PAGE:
My damage for a meal for two

Soup base $22.00, Golden Mushroom $3.50, Dang Oo $3.00, Fried Bean Curd Skin $5.00, Beef Ball $7.00, Handmade Shrimp Ball $8.00, Crispy Fish Skin $4.00, Sliced Cod Fish $7.00, Kurobuta Pork $16.00, 02 x Condiments Bar $8.00, 01 x Beverage Free-flow $3.00.

Before Tax $89.50 and After Tax $105.34

Tae Woo Korean Restaurant – Singapore’s Best Jajangmyeon

Tae Woo Korean Restaurant  (태우반점)

Jajangmyeon, is a Korean dish well known by all. Before my trip to Seoul, little did I know that Jajangmyeon is not readily available in any Korean restaurant but only selling it in Chinese restaurant in Korea. It is kind of a fusion between Chinese and Korean dish. Jajangmyeon is one of the first Korean dishes that i’d known because it’s quite commonly found in Singapore. In this post, I’m writing about the best one that I had in Singapore. Tae Woo Korean Restaurant is situated at level 3 of The Central Clarke Quay, just above TCC. Tae Woo actually has quite a reputation among the Singapore Korean community due to it’s authentic Korean taste. This place is not crowded most of the time, but I’m bound to see Korean speaking patrons whenever I visit this place. There isn’t any hot stone rice, Korean BBQ and there’s also no Army Stew on their menu. What they are offering are more of a typical Chinese Korean menu like Jajangmyeon, Seafood Noodle (Jjamppong), Sweet and Sour Pork (Tangsuyuk) and Gyoja.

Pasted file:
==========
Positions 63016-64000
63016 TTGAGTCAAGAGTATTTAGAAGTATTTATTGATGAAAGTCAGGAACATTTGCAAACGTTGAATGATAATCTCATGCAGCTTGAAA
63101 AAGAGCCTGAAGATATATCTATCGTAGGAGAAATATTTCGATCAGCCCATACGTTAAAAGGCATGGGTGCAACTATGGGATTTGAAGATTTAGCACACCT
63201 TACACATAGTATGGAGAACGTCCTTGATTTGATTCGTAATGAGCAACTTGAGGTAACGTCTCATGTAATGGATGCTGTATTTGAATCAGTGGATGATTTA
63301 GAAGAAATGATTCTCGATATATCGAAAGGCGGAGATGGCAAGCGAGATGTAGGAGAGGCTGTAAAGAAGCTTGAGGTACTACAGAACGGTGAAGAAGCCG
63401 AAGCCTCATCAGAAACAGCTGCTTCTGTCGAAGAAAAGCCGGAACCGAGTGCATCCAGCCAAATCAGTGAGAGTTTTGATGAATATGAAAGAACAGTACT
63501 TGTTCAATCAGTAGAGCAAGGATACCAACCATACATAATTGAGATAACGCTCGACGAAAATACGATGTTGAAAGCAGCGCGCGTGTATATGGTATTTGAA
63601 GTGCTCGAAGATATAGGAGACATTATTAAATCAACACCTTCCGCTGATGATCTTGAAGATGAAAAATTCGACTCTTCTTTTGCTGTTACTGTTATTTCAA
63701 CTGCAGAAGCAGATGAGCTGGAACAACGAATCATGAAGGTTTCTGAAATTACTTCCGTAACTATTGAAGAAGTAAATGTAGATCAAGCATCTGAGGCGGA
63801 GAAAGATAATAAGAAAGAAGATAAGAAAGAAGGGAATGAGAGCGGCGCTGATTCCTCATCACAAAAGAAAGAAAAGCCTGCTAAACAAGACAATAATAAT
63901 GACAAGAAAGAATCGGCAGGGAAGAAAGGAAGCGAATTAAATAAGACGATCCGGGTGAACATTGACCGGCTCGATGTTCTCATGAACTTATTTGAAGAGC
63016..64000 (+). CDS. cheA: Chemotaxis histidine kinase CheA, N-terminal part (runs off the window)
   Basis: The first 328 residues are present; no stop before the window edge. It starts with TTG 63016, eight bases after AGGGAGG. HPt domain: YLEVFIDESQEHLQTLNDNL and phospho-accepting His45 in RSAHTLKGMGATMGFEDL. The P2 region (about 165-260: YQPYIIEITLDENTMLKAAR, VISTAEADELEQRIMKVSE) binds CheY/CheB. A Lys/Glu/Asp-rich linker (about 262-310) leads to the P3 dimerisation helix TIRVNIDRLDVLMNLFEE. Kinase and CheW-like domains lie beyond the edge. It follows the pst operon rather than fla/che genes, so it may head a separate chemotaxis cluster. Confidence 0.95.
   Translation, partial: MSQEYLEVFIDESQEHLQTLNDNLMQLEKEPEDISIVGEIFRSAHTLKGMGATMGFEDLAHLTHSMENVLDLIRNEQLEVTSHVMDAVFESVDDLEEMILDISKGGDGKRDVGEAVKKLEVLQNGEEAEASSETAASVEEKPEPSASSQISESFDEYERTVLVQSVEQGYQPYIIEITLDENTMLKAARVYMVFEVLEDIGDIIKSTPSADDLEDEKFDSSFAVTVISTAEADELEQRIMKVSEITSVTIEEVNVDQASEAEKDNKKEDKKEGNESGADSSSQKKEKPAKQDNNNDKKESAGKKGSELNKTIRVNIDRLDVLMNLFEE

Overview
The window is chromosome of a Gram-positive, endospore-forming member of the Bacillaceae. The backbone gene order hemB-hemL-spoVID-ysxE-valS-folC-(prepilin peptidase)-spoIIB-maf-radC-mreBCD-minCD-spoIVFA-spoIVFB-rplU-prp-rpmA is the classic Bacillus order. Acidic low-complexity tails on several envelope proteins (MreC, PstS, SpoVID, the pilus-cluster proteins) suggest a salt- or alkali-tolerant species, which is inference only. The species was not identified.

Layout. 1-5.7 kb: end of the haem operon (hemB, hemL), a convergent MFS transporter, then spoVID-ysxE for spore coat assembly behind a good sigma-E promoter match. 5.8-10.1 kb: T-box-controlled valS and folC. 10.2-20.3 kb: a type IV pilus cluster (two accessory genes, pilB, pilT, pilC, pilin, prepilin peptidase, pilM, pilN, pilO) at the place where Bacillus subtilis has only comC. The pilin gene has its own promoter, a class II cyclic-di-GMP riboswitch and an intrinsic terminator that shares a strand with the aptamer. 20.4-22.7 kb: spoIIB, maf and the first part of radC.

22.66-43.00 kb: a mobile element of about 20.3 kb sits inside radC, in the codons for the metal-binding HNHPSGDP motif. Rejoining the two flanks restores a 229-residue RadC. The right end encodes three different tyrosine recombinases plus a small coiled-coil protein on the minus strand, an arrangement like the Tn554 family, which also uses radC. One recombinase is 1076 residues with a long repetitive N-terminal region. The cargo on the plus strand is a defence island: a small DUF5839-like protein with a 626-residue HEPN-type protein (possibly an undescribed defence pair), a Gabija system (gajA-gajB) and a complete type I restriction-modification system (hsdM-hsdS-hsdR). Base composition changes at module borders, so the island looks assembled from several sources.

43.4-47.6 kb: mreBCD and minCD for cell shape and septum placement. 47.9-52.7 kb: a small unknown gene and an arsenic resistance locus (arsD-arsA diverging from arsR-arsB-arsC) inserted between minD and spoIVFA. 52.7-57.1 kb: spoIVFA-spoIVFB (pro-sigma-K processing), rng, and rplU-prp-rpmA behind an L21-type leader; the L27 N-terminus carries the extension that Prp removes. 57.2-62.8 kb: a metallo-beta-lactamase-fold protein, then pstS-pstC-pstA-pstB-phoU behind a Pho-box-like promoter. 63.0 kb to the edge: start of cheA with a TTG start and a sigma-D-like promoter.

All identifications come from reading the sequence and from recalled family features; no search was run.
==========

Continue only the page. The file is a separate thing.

Menu: Click to enlarge

Jajangmyeon ($12.00++)

At $12.00, i consider this as reasonably priced. I really like the texture of their handmade noodle. It’s rather chewy, a little soft but not to the extend of soggy. The Jajang is not starchy and not overly watery but with just the right thickness that clings to every strand of noodle. The sweetness of their bean paste sauce mainly come from the cubes of meat and the onions, which is cooked till melty soft. The slight greasy Jajang is smooth and really enjoyable. For people that like it salty, you can stir in the separate plate of their Chunjang. Comparing to the Jajangmyeon that I had in Singapore, Taewoo’s is easily the best that i had and it is very very similar to the one in Seoul (read more about Andongjang, the oldest Korean Chinese restaurant in Seoul). Tangsuyuk ($26.00++)